Madrid v. ScholesAnnotate this Case
546 P.2d 863 (1976)
80 N.M. 15
Mike MADRID, as guardian ad litem and next friend of Marita Watchman, a minor, Plaintiff-Appellant, v. A.L. SCHOLES, Defendant-Appellee.
Court of Appeals of New Mexico.
January 13, 1976.
Certiorari Denied March 1, 1976.
*864 James L. Brown, Farmington, James K. Ribe, Zamora, Ribe & Rael, Santa Fe, for plaintiff-appellant.
Eugene E. Klecan, Klecan & Roach, P.A., Albuquerque, for defendant-appellee.OPINION
Plaintiff appeals an adverse judgment arising out of an accident in which Marita Watchman was run over by defendant's pickup truck. We reverse.A. Former testimony of witnesses is inadmissible.
Without any foundation or predicate, the trial court admitted in evidence the testimony of two female witnesses, which testimony had been given at a previous trial between these parties. The only predicate shown appeared when the attorney for the defendant announced:Subpoenas were sent, I don't have a return by these ___
Based upon this answer to plaintiff's objection, the trial court admitted the testimony under the third part of Rule 43(a)(1)(iii) of the Rules of Civil Procedure *865 [§ 21-1-1(43)(a)(1), N.M.S.A. 1953 (Repl.Vol. 4)]. This rule reads:The testimony of any witness taken in any court, state or federal, in this state may be used in any subsequent trial or hearing of the same issue between the same parties in the following cases: (i) When the witness is dead or insane. (ii) When the witness is a nonresident of this state. (iii) When after diligent effort the whereabouts of the witness cannot be ascertained. [Emphasis added].
This rule, except for the insertion of the words "state or federal", was enacted by the legislature in 1919. Laws 1919, ch. 29, § 7. It was adopted as Rule 43 of the Rules of Civil Procedure in 1942. This rule creates no new right or remedy. It is declaratory of the common law. State v. Trujillo, 33 N.M. 370, 266 P. 922 (1928).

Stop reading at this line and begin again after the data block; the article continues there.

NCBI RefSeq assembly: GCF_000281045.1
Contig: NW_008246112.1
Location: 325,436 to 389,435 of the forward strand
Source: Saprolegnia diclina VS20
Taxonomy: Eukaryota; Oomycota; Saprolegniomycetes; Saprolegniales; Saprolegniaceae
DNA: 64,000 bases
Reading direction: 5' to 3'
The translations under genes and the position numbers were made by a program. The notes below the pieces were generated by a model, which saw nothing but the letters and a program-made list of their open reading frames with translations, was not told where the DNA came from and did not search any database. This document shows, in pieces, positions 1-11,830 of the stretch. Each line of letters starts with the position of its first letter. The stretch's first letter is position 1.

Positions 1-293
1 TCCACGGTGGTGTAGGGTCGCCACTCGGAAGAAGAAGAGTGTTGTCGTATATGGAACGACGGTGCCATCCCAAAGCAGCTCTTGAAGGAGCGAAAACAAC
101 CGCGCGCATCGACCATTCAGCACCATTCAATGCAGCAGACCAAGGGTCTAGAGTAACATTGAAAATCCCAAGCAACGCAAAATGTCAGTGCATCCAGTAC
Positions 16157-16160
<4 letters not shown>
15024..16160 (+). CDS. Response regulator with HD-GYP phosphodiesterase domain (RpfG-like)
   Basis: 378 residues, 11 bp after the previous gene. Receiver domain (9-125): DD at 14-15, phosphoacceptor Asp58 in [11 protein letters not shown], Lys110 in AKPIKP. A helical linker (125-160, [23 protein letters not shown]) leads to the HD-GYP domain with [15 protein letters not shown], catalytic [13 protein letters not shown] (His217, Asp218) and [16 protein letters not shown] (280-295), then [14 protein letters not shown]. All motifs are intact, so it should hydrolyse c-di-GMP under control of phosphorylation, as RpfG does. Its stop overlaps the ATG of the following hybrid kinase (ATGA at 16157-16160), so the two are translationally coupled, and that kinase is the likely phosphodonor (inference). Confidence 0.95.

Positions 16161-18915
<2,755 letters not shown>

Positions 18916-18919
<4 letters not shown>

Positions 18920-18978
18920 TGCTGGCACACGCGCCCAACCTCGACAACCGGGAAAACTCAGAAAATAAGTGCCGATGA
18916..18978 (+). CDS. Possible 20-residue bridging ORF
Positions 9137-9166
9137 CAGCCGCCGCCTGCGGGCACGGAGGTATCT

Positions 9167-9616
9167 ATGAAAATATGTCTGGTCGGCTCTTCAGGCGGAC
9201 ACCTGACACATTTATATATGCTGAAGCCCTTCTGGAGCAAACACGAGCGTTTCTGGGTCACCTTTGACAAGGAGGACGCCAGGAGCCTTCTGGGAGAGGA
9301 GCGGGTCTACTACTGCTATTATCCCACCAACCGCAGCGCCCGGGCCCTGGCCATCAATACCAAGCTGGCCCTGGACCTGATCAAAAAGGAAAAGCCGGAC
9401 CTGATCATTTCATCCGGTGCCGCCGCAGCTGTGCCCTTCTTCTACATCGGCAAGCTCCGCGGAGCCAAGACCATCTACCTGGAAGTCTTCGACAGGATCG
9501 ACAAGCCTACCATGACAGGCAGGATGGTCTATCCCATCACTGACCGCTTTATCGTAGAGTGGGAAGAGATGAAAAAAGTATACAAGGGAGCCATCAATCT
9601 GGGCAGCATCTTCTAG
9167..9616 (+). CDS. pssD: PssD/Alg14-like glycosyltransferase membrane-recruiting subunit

A party seeking the admission of former testimony of a witness must make a showing of "due diligence" by some evidence that the witness cannot be produced in person to testify. State v. Holly, 79 N.M. 516, 445 P.2d 393 (Ct.App. 1968); State v. Riddel, 38 N.M. 550, 37 P.2d 802 (1934); State v. Trujillo, supra; State v. Jackson, 30 N.M. 309, 233 P. 49 (1924); Kirchner v. Laughlin, 5 N.M. 365, 23 P. 175 (1890).
In addition to Rule 43, we have Rule 804 of the Rules of Evidence [§ 20-4-804, N.M.S.A. 1953 (Repl.Vol. 4, Supp. 1975)]. This rule covers "unavailability as a witness". The party must show that he was unable to procure the attendance of the witness by process or other reasonable means. Defendant did not comply with this rule of evidence. State v. Mann, 87 N.M. 427, 535 P.2d 70 (Ct.App. 1975); see State v. Bailey, 62 N.M. 111, 305 P.2d 725 (1956).
These rules of evidence are applicable in civil cases as well as criminal cases. We have not been confronted with this problem in civil cases since 1890. For a complete review of the law in civil cases on former evidence, see 31 A C.J.S. Evidence §§ 384-396; 29 Am.Jur.2d Evidence §§ 738-759.
The use of the former testimony of the two witnesses shows that plaintiff's case was prejudiced.
This case involved personal injuries to Marita Watchman, a four-year-old child. The accident occurred when defendant backed his pickup truck while Marita, in the company of her grandmother, Grandma Thompson, was attempting to board the pickup from the rear. Defendant failed to look into the rear of the camper before starting.
One witness, Irene, testified that when Marita and Grandma Thompson came out of the church, she, Marita and Grandma Thompson were going to a Chapter House about six blocks away. Irene told Grandma Thompson it was too far for her, and that she should get in the pickup, and when she turned around, Marita and Grandma Thompson had gone over there.
The second witness, Lillian, testified that while defendant was helping Eva Bryant into his pickup, Eva Bryant "was talking about Grandma Thompson going to the Chapter House, wanting to go to the Chapter House, that she wasn't coming ..."; that Grandma Thompson "had turned around while Irene was yelling at her, I guess to come back." [Emphasis added].